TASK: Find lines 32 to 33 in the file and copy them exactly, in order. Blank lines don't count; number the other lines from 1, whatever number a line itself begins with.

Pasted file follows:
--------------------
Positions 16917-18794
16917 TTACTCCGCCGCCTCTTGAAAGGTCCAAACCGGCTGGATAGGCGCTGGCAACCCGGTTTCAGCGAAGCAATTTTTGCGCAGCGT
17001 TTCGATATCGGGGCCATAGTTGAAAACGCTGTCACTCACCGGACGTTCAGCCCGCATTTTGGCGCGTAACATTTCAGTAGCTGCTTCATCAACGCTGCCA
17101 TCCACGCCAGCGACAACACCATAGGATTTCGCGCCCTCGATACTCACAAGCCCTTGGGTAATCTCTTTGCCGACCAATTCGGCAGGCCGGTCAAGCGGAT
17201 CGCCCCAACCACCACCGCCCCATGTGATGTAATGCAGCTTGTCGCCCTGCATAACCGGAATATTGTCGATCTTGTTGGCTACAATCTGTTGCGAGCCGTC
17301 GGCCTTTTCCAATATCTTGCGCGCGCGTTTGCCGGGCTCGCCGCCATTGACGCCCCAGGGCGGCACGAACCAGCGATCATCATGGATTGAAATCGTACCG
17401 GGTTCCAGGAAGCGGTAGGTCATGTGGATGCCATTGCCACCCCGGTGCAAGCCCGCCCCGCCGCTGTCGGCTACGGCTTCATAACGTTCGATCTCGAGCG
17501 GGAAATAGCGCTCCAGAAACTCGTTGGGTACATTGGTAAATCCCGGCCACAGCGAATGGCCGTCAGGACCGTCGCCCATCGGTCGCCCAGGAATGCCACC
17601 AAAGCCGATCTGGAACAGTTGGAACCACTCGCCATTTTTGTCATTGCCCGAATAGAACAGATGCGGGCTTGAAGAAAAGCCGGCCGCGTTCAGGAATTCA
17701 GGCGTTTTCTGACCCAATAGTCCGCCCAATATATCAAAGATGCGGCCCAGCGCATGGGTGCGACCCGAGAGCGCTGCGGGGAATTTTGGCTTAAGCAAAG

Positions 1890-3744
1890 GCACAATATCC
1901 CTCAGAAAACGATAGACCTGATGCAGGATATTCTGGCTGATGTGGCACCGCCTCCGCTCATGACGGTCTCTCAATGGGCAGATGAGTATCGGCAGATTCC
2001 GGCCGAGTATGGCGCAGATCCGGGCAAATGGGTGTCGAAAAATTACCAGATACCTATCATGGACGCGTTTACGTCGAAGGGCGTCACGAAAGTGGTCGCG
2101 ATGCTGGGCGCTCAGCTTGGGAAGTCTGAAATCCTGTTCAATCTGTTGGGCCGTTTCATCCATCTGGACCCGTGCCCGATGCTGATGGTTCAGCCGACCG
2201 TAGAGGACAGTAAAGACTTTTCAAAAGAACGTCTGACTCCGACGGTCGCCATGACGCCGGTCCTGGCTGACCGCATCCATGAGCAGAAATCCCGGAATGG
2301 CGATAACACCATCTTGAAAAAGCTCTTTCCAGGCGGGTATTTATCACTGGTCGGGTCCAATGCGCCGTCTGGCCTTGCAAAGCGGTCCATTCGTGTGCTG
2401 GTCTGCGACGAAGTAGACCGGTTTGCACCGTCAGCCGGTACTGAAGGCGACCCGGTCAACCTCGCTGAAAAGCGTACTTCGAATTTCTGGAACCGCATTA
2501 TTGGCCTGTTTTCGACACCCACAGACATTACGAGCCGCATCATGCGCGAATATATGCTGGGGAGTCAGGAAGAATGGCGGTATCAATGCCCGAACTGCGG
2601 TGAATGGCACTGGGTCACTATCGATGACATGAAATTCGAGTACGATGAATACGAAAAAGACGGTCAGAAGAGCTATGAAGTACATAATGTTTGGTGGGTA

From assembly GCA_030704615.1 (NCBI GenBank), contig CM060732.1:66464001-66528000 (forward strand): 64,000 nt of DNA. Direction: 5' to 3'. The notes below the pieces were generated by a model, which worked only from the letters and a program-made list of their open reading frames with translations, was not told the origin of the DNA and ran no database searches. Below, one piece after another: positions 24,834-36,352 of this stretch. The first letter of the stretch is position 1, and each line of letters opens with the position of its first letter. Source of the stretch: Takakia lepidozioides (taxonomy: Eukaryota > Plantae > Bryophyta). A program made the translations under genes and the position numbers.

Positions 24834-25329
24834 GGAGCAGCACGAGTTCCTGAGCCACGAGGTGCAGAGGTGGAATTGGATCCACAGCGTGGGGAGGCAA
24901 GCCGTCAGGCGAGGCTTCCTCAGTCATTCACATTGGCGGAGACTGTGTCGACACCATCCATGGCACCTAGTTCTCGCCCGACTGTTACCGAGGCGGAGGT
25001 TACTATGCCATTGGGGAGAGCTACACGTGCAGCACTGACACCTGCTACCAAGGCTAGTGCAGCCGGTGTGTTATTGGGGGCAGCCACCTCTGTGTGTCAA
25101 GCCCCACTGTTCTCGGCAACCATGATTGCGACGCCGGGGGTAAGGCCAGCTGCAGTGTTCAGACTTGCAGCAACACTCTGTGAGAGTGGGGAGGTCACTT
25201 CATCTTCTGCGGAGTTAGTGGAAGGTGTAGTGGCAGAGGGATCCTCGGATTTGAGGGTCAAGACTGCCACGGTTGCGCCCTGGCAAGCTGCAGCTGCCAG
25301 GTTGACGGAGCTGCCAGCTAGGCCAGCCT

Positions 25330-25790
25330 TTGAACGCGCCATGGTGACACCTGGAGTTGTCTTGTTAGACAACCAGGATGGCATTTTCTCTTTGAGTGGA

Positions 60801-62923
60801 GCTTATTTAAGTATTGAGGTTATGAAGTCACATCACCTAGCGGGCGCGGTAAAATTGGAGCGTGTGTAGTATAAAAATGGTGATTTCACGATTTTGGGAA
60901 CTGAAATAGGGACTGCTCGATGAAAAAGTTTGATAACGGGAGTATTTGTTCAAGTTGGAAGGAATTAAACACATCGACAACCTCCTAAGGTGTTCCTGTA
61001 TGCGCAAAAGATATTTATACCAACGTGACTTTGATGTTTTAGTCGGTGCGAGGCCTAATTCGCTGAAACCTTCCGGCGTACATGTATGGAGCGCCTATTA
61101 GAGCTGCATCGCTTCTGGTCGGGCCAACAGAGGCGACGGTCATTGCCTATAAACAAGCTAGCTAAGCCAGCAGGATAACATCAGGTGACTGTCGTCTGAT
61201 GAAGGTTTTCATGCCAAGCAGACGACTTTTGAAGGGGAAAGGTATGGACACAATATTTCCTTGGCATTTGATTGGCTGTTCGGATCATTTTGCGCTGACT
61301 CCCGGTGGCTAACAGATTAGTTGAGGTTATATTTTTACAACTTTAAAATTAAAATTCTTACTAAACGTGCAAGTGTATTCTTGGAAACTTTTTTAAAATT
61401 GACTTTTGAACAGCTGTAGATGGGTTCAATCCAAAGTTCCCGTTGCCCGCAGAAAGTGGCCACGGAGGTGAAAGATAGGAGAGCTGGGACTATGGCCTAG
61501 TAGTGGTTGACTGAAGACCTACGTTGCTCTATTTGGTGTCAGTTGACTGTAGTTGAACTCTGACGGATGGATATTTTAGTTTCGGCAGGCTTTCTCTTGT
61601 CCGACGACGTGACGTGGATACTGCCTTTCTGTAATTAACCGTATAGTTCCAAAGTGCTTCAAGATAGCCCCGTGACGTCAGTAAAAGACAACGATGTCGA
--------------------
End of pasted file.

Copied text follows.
60801 GCTTATTTAAGTATTGAGGTTATGAAGTCACATCACCTAGCGGGCGCGGTAAAATTGGAGCGTGTGTAGTATAAAAATGGTGATTTCACGATTTTGGGAA
60901 CTGAAATAGGGACTGCTCGATGAAAAAGTTTGATAACGGGAGTATTTGTTCAAGTTGGAAGGAATTAAACACATCGACAACCTCCTAAGGTGTTCCTGTA